Thailand's dollar bonds and credit default swaps slumped on Wednesday after the Thai armed forces seized power without firing a shoot and dismissed Prime Minister Thaksin Shinawatra's government.
Thailand's five-year credit default swaps—insurance-like contracts that offer protection against debt default or restructuring—widened by 10 basis points (bps) to 42/47 bps.
The coup prompted Fitch Ratings and Standard & Poor's to put Thailand's credit rating on review for a possible downgrade.
Thailand is rated BBB+ by both Fitch and S&P, the third lowest investment grade rating.
The baht recovered slightly in Asian trading on Wednesday from seven-week lows hit overnight.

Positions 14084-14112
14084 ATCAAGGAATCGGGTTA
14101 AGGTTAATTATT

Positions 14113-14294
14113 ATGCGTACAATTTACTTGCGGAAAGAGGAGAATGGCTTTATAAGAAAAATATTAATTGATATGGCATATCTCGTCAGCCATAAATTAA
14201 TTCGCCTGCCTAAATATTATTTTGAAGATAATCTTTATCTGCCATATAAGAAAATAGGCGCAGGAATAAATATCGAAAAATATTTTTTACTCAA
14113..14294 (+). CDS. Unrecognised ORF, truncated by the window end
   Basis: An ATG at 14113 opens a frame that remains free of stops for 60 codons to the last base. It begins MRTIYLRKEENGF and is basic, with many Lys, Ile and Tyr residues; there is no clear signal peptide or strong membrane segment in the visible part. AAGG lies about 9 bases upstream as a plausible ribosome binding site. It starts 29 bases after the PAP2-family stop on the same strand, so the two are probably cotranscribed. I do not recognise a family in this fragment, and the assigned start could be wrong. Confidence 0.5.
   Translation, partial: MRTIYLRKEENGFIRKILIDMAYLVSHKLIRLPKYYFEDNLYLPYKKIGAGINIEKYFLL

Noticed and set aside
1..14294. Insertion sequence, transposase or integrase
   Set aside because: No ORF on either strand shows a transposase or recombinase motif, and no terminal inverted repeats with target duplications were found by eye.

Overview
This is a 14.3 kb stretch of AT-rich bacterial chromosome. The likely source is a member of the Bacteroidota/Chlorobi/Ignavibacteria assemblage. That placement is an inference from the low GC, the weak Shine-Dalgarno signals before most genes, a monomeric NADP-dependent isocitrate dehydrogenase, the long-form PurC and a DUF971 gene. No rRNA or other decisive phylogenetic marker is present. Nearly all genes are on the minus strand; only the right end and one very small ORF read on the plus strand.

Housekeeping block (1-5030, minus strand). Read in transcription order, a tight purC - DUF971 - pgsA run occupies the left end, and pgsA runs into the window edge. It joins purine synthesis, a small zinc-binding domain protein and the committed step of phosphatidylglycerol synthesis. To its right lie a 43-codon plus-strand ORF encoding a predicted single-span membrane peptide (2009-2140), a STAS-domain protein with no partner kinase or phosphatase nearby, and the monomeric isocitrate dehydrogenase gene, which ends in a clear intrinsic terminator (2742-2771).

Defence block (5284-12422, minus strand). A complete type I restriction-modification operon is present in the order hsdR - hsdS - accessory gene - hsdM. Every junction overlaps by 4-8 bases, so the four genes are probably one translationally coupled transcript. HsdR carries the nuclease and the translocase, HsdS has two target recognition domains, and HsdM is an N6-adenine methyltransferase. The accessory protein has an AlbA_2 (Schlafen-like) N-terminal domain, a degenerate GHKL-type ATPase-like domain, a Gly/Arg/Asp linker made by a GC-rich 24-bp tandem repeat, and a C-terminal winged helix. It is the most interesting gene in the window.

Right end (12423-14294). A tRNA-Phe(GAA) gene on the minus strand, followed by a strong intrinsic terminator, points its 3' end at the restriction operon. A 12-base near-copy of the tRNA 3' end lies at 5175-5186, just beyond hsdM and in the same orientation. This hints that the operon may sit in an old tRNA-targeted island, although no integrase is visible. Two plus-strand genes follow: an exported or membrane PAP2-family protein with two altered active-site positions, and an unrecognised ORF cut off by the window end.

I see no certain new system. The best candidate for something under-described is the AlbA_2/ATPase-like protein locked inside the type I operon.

Perpetual hybrid tier I securities issued hours before the coup by Krung Thai Bank were bid at 300 bps above 10-year US. Treasuries, widening from a launch price of 265 bps over.
They had widened earlier to 330/270 bps over Treasuries in response to the coup news.
Krung Thai Bank, Thailand's second-largest lender, raised $ 200 million from the tier I issue, callable in 2016.
Thai Oil's 2015 bonds moved out by about 10 bps to 145/135 bps over Treasuries.
"The Thai baht and Thai assets are under pressure, and that is likely to continue near term but may open attractive buying opportunities once the situation stabilises," Standard Chartered Bank said in a note.
"Pressure can spill over to other regional markets. That should not be sustained for too long, and may open other opportunities."